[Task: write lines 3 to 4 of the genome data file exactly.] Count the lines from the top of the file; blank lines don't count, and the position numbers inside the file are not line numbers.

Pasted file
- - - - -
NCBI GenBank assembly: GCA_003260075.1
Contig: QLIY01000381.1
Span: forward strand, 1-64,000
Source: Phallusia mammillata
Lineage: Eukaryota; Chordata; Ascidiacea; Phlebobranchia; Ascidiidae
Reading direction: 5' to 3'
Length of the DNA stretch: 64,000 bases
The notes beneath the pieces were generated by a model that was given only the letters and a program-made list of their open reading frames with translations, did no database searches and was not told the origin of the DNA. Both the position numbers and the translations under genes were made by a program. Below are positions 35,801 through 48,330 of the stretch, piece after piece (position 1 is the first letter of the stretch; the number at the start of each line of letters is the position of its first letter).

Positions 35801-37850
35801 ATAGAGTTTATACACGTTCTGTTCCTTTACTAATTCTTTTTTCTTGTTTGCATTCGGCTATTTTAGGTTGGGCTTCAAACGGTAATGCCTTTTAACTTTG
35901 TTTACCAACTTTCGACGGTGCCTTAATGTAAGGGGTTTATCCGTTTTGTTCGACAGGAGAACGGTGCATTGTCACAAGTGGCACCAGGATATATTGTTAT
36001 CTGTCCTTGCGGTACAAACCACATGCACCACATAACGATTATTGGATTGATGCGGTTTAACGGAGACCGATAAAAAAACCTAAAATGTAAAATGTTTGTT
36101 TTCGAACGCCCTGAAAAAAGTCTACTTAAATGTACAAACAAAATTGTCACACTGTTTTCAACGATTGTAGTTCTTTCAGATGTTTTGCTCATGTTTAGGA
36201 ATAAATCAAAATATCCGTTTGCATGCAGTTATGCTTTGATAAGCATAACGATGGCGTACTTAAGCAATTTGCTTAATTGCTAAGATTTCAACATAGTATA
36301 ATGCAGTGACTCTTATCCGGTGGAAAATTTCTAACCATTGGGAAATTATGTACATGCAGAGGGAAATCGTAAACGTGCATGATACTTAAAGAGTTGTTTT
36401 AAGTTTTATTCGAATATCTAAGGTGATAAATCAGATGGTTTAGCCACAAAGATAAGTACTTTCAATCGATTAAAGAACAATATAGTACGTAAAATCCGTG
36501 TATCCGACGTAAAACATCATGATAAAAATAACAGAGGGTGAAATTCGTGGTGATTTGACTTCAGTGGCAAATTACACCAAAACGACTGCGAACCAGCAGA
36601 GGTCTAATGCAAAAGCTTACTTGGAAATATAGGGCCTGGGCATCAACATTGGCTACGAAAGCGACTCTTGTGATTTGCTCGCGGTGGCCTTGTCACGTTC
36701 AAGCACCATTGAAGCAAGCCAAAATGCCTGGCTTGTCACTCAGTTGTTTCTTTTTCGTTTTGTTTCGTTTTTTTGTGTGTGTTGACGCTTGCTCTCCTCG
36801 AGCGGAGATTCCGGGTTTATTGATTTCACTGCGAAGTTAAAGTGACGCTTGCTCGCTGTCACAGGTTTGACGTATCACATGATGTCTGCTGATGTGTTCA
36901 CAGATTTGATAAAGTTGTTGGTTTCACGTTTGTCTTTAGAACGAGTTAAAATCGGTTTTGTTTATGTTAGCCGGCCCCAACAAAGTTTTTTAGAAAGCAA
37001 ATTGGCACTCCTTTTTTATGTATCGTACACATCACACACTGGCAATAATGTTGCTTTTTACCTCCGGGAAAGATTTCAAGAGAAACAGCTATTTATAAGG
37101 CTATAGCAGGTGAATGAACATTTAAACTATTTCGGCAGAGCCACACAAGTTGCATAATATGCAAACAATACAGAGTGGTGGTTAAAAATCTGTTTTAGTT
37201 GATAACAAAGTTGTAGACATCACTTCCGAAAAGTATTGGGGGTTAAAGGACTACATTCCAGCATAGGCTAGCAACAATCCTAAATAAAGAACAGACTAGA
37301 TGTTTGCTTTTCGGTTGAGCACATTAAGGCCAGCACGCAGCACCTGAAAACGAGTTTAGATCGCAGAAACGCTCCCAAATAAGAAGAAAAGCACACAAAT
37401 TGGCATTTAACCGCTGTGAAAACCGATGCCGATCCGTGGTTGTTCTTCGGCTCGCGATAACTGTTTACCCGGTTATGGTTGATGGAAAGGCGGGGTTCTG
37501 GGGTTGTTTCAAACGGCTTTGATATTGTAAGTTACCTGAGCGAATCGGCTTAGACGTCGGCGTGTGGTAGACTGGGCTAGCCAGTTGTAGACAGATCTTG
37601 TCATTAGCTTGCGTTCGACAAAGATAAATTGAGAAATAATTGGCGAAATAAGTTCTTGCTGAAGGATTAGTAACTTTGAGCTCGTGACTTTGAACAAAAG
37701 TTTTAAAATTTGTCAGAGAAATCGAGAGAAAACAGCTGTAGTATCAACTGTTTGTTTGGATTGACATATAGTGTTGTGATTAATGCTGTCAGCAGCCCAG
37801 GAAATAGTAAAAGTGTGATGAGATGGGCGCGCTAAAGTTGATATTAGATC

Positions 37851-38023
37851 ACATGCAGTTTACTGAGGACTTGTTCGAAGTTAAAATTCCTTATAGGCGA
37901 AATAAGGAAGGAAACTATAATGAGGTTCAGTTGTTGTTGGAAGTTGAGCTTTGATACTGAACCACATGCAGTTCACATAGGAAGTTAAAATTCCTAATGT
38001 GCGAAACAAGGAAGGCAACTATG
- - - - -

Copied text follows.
Span: forward strand, 1-64,000
Source: Phallusia mammillata